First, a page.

Having misrepresented what the American law says, Ms. Friedman then attempts to misrepresent what the Israeli law says. She is hardly the first Huffington Post blogger to take the first interpretation of the law and run with it, as Robert Naiman did, but she has more of an excuse considering she isn't technically a journalist. Anyway let the spin commence:
"In Israel, one can still in fact use boycotts to protest anything and everything. Except, that is, to protest Israeli government policy as it relates to settlements and the occupation."Ah, such lovely spin. Boycotting to "protest" is one thing, but the goal of BDS is to punish the settlements for what they see as a crime (and of course to wipe Israel off the map). It's actually quite absurd for Ms. Friedman to try and speak for the boycotters as motivated only by (a) a desire to protest Israeli government policy and (b) a desire to protest only those policies that most people in America don't agree with. Finally, the boycott law in no way criminalizes freedom to protest, which is what Ms. Friedman seems to be implying. But she isn't finished:
"Under Israel's new anti-boycott law, participating in or calling for any such boycott opens one up to being sued for practically unlimited "compensation," with the person doing the suing not even obligated to prove that any actual "damage" was done."That last part is straight up not true, and that's what happens when you rely on obviously partisan left-wing magazines for your information. Furthermore, in the United States, private individuals are in fact allowed to sue for libel because of attacks made on them because they belong to a certain group. You can read a specific example at the link I provided. And yeah, libel laws can be destructive to free speech too, but most countries still have them. Let's clear this up with what the law actually says:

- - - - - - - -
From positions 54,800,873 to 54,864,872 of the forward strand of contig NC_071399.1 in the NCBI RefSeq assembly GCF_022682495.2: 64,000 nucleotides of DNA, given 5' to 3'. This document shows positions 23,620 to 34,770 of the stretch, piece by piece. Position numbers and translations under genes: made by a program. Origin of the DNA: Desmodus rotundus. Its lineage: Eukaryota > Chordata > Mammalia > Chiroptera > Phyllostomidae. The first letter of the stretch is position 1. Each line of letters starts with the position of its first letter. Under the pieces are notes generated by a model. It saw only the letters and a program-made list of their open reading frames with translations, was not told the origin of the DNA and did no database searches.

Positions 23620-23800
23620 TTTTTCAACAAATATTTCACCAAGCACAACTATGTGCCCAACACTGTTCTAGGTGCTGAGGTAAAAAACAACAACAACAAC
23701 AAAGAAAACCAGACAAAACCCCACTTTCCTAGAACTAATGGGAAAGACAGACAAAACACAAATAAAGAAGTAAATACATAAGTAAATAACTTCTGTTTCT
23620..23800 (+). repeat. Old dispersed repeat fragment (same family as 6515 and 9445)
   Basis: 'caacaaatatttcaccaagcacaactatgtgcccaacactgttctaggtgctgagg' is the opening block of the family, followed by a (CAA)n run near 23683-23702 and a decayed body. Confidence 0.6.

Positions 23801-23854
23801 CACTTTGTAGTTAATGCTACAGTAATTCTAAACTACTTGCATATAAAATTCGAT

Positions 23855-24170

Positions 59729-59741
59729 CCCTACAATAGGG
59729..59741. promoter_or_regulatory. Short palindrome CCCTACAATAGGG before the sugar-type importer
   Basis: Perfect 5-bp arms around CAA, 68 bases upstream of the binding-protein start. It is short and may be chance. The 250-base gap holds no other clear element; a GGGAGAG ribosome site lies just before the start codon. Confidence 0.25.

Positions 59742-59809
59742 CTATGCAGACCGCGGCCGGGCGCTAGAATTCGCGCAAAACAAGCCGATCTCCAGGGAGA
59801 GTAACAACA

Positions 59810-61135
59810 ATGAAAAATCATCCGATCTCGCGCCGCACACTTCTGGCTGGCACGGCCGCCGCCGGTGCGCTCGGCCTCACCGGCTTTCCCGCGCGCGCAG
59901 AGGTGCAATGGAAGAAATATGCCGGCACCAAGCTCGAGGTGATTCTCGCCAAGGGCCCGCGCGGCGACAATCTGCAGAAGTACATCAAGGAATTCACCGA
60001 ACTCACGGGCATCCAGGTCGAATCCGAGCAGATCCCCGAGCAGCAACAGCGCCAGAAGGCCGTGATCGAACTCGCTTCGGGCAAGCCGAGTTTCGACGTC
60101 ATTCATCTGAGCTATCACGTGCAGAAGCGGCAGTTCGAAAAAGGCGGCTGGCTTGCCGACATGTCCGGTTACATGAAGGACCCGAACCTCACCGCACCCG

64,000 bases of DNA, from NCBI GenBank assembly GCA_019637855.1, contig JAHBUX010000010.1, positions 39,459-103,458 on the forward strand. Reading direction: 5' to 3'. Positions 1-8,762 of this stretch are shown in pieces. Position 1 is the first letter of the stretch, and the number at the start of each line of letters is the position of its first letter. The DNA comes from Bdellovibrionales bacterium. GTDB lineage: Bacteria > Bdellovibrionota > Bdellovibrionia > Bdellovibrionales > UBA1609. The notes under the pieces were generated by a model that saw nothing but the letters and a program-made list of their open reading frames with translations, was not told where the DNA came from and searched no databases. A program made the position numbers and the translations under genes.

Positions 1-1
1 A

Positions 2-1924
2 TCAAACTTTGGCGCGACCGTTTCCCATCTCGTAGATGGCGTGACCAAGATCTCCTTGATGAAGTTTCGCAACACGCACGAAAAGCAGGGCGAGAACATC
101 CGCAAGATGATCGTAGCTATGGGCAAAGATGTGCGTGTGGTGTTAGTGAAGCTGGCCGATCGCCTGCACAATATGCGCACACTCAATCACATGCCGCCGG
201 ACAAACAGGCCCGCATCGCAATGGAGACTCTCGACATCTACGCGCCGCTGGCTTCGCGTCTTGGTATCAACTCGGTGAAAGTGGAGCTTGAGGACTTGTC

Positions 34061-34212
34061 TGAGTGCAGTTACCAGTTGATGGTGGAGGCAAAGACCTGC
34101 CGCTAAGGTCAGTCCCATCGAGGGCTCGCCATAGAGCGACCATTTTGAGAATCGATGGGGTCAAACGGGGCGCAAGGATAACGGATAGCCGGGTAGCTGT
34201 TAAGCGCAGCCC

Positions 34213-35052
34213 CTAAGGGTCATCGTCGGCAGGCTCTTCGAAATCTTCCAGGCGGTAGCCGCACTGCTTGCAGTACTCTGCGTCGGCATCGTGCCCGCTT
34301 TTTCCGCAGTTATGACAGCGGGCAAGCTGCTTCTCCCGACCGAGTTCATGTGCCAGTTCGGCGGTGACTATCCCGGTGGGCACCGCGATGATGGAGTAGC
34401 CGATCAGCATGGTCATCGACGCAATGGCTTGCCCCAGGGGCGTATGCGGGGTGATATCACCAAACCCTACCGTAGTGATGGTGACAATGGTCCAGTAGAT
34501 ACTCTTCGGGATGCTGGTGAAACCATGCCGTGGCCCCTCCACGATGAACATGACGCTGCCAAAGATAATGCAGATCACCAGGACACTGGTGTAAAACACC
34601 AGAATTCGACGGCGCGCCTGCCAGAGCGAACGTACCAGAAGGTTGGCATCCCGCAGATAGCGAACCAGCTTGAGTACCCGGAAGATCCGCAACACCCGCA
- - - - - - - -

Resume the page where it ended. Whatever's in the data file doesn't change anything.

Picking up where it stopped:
"1) the law does not restrict free speech except insofar as injured persons or bodies may sue the boycott advocates for damages under the old damages law [neziqin]. Laws in civilized countries restrict free speech, of course, on the grounds of libel which can lead to imposing payment of damages on libellers, as well as on the grounds of incitement to violence, sedition, threats of violence, etc.2) the law also allows the govt to withhold govt grants, subsidies, or other special state benefits and favors from advocates of the boycott, not including pensions, child allowances, etc.3) BDS advocacy is treated as a civil offense perhaps warranting damages or withholding of state benefits. It is not treated as a criminal matter. The law does not forbid bds advocacy."The goal of this law has always been that it is questionable for Israel to condemn BDS advocates outside of Israel for doing what they do, while allowing those same BDS advocates to run rampant at home. From Israel's perspective, that's a little strange. So I'm not sure what to think about the law, but I do know that the Lara Friedman's, Bradley Burston's, and Robert Naiman's of the world are being their usual melodramatic selves. But I guess they needed something to distract attention away from the Great Flotilla Failure.